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The benefits of cloud computing include flexibility and cost savings. Scalability of resources is really the key to its popularity of the cloud. The traditional approach to infrastructure divvies up servers and processing power based on the applications running in the organization. Resources become dedicated to applications, and usually, to allow room for growth, the servers are configured with way more capacity than is currently needed. And whenever a new application comes along the first reaction is to think about what dedicated hardware we need purchase to support it.
Cloud computing changes the focus from managing resources on a micro basis to more of a macro view. We no longer are checking on the health of the dedicated hardware for each and every application, we manage computing resources at a more abstracted and higher level. It makes a lot of sense, and a lot of people have come to see the value. In a recent report by the Yankee Group, 57 percent of respondents were positive about cloud computing and viewed it as an enabling technology.
When people drill down into what is involved with cloud computing as applied to the enterprise though, a lot of issues come up that are cause for worry. particularly data security and vendor lock-in. But that’s public cloud computing. With private cloud computing, security issues are not much different than with an infrastructure that uses dedicated servers. With the benefits of cloud computing and minimal security issues, private cloud computing can look attractive. In fact 70 percent of respondents to the Yankee Group survey said they would prefer to use private cloud computing compared to public cloud computing.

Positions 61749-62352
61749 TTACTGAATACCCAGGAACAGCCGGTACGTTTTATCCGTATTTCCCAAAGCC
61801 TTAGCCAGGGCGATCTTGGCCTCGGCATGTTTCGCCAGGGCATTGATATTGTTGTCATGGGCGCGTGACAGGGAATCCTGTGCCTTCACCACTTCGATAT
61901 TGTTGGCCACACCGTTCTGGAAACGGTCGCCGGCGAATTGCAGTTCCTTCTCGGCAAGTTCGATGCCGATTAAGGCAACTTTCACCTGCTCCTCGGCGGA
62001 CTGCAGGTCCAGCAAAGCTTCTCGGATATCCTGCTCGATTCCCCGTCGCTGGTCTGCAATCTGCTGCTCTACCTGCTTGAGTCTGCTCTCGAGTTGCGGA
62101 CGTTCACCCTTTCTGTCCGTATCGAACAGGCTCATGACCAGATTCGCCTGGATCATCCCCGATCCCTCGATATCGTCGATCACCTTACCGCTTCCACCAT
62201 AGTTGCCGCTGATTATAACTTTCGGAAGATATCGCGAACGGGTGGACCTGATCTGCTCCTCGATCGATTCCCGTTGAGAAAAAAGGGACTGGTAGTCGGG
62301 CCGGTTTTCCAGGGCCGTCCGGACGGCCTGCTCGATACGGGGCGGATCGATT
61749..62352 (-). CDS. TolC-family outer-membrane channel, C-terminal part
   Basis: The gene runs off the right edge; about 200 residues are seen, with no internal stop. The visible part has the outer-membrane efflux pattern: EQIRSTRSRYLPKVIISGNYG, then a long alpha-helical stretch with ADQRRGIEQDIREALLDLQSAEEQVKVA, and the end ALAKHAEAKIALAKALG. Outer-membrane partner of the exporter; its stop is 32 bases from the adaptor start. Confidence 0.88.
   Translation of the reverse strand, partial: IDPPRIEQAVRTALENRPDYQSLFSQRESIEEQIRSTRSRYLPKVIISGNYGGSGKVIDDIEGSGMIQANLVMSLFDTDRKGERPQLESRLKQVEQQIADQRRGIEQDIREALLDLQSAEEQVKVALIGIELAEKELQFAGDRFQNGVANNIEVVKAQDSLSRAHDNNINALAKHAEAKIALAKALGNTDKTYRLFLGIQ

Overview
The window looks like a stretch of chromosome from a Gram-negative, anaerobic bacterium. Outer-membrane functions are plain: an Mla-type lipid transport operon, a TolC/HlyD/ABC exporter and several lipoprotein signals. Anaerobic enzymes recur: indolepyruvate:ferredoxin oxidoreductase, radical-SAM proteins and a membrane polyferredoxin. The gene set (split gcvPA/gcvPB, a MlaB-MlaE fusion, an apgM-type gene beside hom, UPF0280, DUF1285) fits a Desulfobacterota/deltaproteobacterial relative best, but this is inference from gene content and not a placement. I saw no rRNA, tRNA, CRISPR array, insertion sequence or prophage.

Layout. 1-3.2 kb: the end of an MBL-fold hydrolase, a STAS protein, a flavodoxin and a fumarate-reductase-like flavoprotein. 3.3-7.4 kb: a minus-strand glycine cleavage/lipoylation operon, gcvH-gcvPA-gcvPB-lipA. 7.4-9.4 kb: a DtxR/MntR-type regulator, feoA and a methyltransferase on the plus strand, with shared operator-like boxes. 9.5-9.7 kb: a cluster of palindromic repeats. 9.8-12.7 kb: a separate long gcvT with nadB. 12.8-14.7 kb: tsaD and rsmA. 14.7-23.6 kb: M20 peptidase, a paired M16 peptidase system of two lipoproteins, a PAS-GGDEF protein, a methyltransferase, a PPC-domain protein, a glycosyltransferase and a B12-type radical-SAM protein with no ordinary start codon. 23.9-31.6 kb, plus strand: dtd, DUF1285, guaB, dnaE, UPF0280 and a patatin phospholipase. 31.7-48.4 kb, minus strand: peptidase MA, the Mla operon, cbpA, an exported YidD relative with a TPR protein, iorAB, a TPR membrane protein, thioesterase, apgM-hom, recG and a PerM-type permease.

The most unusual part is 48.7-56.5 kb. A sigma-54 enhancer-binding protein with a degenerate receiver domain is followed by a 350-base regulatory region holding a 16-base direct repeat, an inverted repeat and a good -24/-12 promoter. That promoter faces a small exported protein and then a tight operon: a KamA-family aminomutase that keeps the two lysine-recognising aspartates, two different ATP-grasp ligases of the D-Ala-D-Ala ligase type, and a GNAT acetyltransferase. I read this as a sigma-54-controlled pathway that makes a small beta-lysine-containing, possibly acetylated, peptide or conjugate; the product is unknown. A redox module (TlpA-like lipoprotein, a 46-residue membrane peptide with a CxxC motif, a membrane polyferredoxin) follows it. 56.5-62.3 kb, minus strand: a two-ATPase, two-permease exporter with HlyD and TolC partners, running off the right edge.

But hold on. Private cloud computing also implies that your IT organization will need to set up and manage your internal cloud resources. That’s easier said than done. In fact, a report by Forrester found that most organizations simply don’t have the knowledge or expertise to pull it off. They are operationally quite complex, and to adequately design and set one up requires a lot of expertise. To architect such a system you need to be able to apply knowledge from the areas of auto-provisioning, identity-based security, governance, use-based accounting, and multitenancy.
So that leads to an interesting push and pull of the IT skill set required by organizations. SaaS and public cloud computing promote the idea that IT responsibilities can be off-loaded to a vendor that specializes in computing infrastructure. In those cases, the need by that organization for specialized internal IT skills is not so great. But on the other end of the spectrum, there are some applications that want to keep sensitive data in-house and to then use technologies that maximize IT efficiencies like private cloud computing. To do that, those organization require very specialized and skilled resources. Obviously, organizations will need to balance the costs and benefits and arrive at some middle ground for the approach they take. And exactly which approach the organization ultimately takes will provide interesting insight into the overall nature of that organization.